Time & Attendance
Commentary & Opinion
By Jon Hyman
May. 21, 2019
A reader sent me the following question.
I worked for a grocery store. Can a child molester be employed by the grocery store? I reported it to the manager, and showed proof and nothing was done about it.
There’s a lot going on here. What does the law require an employer to do (if anything) under these circumstances? And what should an employer do when it discovers it is employing a sex offender?
Legally speaking, it depends on the state in which you are operating. Laws that mandate state sex offender registries are more commonly known as Megan’s Law. All 50 states and the District of Columbia maintain these sex offender registries that are open to the public via websites. As of 2016, there were 859,500 registered sex offenders in United States. Some of these Megan’s Laws expressly prohibit an employer from using the state sex offender registry information for employment purposes (California, for example). Ohio’s Megan’s Law has no such requirement. Because these law do vary from state to state, you should check with your lawyer before refusing to hire, or fire, a registered sex offender.
Separately, the EEOC’s Enforcement Guidance on the Consideration of Arrest and Conviction Records in Employment Decisions under Title VII prohibits an employer from instituting a blanket rule against the employment of anyone with a criminal history, including sex crimes. Instead, employers must make an individualized assessment of the employee’s fit for the specific job at issue in light of the criminal history, taking into consideration factors such as the facts or circumstances surrounding the offense, the length and consistency of employment history before and after the offense or conduct, rehabilitation efforts, and the essential functions of the job. Thus, the EEOC might take issue with a blanket policy against the employment of sex offenders in all cases.
These legal limits on an employer’s ability to fire a sex offender notwithstanding, I still see liability red flags that should make you very jumpy if you are deciding whether to hire or fire someone with this background. Specifically, what happens if you choose to employ this individual, and he or she commits a sex crime while on-the-clock or otherwise relating to the employment.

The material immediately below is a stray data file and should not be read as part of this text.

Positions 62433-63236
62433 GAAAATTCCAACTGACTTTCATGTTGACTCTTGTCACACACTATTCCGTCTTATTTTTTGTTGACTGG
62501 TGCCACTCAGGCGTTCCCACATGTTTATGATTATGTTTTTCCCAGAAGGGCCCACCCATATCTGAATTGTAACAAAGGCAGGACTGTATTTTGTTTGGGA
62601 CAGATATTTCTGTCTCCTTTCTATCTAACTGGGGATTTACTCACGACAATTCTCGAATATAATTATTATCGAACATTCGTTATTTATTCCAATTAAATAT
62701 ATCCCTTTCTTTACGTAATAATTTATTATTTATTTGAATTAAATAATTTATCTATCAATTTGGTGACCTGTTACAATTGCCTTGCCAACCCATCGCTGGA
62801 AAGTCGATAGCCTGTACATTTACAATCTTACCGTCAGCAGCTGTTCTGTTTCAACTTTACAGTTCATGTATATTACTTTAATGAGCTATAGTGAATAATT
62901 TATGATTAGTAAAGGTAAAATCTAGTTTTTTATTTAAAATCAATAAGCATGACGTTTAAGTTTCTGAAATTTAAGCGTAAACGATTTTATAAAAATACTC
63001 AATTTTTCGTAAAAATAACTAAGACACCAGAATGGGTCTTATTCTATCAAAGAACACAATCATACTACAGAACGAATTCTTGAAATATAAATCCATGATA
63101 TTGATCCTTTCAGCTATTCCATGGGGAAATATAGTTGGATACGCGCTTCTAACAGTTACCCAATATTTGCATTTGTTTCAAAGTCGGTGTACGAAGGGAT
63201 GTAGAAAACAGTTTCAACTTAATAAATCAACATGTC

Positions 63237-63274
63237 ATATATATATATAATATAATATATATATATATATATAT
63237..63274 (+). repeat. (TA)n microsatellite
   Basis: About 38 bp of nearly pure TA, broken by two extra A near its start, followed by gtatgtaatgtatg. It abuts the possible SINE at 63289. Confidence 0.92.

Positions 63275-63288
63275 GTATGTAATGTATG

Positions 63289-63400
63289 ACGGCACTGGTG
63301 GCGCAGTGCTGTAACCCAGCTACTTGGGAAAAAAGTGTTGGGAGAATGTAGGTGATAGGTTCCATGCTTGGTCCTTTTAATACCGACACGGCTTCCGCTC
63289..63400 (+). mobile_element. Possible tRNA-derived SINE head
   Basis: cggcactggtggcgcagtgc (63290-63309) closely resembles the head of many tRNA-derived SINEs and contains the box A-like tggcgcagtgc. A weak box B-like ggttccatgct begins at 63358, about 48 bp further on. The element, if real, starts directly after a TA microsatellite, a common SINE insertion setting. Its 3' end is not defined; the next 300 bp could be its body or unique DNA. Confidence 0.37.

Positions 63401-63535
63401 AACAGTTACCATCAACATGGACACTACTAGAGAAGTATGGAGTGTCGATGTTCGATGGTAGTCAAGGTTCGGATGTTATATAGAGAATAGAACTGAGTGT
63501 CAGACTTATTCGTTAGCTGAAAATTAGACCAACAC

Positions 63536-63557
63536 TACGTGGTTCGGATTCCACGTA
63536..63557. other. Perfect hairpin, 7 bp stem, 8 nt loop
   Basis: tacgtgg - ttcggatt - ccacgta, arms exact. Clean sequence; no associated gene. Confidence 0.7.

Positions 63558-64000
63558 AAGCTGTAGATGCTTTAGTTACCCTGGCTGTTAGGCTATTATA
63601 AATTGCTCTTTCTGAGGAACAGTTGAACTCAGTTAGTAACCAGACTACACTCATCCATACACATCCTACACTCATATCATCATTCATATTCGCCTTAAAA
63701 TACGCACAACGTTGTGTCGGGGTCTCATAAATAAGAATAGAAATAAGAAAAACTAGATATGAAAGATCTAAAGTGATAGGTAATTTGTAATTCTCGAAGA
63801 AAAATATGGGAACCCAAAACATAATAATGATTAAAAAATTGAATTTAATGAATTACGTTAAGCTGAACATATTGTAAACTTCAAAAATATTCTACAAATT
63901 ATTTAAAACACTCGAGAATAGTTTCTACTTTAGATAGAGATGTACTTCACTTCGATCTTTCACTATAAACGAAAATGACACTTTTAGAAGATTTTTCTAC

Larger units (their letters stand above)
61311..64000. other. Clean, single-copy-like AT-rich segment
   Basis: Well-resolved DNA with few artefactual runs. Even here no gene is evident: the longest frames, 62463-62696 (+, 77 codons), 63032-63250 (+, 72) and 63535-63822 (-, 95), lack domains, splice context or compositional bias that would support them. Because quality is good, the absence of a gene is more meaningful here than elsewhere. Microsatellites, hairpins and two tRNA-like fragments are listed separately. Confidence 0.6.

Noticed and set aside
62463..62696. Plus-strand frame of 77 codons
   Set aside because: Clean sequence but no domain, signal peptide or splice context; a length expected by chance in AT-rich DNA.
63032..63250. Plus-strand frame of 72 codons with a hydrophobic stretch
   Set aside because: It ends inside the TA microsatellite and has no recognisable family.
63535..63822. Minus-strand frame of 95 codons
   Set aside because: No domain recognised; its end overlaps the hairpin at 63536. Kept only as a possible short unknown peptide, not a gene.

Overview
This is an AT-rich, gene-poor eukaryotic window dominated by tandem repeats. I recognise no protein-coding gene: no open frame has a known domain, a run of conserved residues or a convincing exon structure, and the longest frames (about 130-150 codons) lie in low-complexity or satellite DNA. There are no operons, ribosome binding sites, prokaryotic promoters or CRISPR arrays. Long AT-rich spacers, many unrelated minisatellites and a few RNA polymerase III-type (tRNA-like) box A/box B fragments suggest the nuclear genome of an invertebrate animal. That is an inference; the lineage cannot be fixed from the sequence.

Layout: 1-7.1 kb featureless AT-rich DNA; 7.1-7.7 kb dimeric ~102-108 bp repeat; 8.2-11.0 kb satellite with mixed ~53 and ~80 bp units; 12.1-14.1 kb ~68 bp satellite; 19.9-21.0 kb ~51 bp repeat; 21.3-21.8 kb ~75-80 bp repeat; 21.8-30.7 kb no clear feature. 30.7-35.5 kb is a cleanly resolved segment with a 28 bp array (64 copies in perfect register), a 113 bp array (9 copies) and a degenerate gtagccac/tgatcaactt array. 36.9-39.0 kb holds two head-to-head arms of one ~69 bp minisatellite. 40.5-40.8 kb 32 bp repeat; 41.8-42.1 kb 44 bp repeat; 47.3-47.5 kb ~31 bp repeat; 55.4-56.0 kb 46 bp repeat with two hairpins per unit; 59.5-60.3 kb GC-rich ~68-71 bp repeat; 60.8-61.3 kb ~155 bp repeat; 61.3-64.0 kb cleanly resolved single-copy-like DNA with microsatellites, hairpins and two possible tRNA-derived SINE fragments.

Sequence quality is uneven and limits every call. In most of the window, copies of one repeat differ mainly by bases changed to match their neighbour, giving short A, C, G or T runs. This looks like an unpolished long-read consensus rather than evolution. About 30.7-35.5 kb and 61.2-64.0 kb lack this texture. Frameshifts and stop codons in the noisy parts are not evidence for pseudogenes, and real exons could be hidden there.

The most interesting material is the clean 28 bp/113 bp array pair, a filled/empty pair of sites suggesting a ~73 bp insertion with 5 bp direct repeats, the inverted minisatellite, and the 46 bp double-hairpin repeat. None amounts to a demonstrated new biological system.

First, you should be worried about liability for negligent hiring/retention. An employer has an affirmative duty to protect its employees, customers, and anyone else that comes in contact with the business from risks of harm of which the employer knows or should know. If an employer hires or retains an individual despite knowledge of prior improper behavior (i.e., sex crimes), and the employee then sexually assaults someone, that injured party could argue the employer knew, or should have known, that the employee might hurt someone. You could even face liability for punitive damages for consciously disregarding for the rights and safety of other employees. This could potentially be a very expensive mistake for an employer to learn. And, I’m speaking from experience, having defended an employer in a case with these facts.
Second, I can envision an argument that the employment of a registered sex offender violates OSHA’s General Duty Clause, which requires employers to provide their employees with a place of employment that “is free from recognizable hazards that are causing or likely to cause death or serious harm to employees.” The courts have interpreted OSHA’s general duty clause to impose upon employers a legal obligation to provide a workplace free from conditions that cause, or are likely to cause, death or serious physical harm to employees. It’s not a stretch to imagine the employment of a registered sex offender violating this duty.
Separate from these legal issues that might drive you not to employ a sex offender, there are also workplace issues you’ll have to consider and manage. Since sex offender registries are mostly public, it’s not hard to envision a situation in which (1) an employee’s registration status becomes known in the workplace, and (2) it becomes fodder for gossip, discomfort, and scorn among co-workers. Not surprisingly, employees tend not to react well to news that one of their coworkers is a sex offender. They may demand you take immediate action and fire the sex offender, walk off the job in protest, or bully the sex offender into quitting. Do you want to deal with this level of discontent? Is a registered sex offender the mountain you’re willing to die on?
Thus, to address the question that started this discussion, if I’m an employer and I find out that I’m about to employ, or am employing, a registered sex offender, my decision is a relatively easy one. I’m either not hiring or firing. I’m all for rehabilitation and second chances, but in the case, let it be in someone else’s workplace.
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